Food for Thought

photo from David W's site: Quasi-Interesting

photo from David W’s site: Quasi-Interesting

Two interesting reads regarding books and libraries. First, was this NPR piece from a few days ago called, “How Scholastic Sells Literacy to Generations of New Readers.”

Some fear that with all the gadgets and gizmos, texting and twittering, that the art of just reading may be lost. Not so, as this article NPR article illustrates, about the Scholastic Writing Awards.

What I recall about Scholastic were the book order forms. This was better than the Sears Toy catalog and I believed I could get away with finding/getting almost every book in there. The excitement while trying to cut a straight line to separate the order strip from the form, the impatience of getting the parental signature let alone the stuffing of the envelope with said strip and money that didn’t need to be spent on milk for lunch time anyway…

The first book I was able to buy on my own was the Peanuts Lunch Bag Cookbook. For a first-grader, this was a big deal because now I had the ‘rules of making my own lunch!’ It was a dream. There were only two recipes in the entire collection my parents trusted me to make and take to school – peanut butter & jelly or the tuna fish sandwich. I still have that book and sometimes wonder if the recipes there would taste better than some popular/available options now.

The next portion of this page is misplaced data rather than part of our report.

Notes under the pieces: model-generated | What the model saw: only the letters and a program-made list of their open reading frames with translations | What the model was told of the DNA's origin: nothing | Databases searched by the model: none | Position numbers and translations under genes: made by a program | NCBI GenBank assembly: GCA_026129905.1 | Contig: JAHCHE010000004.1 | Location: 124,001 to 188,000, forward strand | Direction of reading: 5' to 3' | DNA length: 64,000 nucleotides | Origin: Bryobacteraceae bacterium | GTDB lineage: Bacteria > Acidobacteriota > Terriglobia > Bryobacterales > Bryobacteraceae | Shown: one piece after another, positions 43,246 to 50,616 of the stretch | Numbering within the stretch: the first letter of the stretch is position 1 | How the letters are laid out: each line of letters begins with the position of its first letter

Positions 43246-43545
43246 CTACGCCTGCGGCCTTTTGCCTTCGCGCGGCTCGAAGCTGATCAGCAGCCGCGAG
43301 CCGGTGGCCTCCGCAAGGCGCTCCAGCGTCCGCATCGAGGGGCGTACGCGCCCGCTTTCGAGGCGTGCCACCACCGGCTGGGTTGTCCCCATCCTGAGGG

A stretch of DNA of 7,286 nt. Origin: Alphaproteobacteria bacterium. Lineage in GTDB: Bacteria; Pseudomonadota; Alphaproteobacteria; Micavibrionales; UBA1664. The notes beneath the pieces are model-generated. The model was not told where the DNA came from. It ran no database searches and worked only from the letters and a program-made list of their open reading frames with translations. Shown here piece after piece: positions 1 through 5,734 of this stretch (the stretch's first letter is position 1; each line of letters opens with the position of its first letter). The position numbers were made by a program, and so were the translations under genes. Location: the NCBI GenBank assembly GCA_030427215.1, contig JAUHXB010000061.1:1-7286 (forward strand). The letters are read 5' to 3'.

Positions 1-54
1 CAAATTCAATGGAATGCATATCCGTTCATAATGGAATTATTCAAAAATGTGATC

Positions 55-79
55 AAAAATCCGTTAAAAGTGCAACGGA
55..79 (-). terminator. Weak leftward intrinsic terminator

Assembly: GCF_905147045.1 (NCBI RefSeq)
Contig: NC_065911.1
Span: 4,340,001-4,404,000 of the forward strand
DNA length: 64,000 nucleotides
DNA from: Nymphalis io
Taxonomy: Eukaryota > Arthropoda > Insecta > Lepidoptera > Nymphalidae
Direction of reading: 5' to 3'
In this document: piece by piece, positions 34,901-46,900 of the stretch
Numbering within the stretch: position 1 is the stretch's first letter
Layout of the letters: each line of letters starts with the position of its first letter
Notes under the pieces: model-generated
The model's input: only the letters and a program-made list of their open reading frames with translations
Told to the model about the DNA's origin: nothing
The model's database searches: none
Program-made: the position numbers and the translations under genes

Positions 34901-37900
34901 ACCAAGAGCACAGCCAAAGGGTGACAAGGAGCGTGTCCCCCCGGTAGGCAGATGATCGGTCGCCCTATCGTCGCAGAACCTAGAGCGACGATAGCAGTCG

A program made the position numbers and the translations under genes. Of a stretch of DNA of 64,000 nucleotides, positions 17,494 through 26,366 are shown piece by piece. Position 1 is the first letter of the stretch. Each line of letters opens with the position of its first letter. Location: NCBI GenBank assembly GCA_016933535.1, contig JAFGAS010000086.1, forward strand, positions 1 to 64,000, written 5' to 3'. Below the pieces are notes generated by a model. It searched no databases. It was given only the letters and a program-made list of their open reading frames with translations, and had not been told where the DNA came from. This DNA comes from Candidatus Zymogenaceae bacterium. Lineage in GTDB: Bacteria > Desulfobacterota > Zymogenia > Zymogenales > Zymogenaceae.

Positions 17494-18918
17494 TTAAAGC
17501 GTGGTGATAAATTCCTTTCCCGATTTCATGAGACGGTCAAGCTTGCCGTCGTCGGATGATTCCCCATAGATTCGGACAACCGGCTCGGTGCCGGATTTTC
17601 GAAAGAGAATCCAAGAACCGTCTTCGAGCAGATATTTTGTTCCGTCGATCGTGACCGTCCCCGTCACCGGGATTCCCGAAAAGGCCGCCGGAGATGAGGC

The other article of note dealt with libraries loaning unique items. Libraries have always found ways to benefit their communities, so the idea of lending tools and other necessities to patrons doesn’t seem surprising.

Ann Arbor District Library Associate Director Celeste Choate sums it up best: “We can’t be everything to everyone, but we can provide a lot of opportunities to people to try out new things.”

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2 Responses to Food for Thought

  1. Denise Hisey says:

    I remember the book order sales at school once or twice a year. Oh if only I could have ordered dozens instead of the one or two. When my kids started school I couldn’t believe my good luck and the RIF (reading is fundamental) form brought me waaay back. Even if my kids weren’t interested, I always ordered something!

    • tommiaw says:

      When I taught at the various grade levels, it was always fun to see some of the students’ faces light up when they made their delivery. Strategically using points to build up the classroom library was fun, too; along with the generosity of some parents who helped pay for students who couldn’t.

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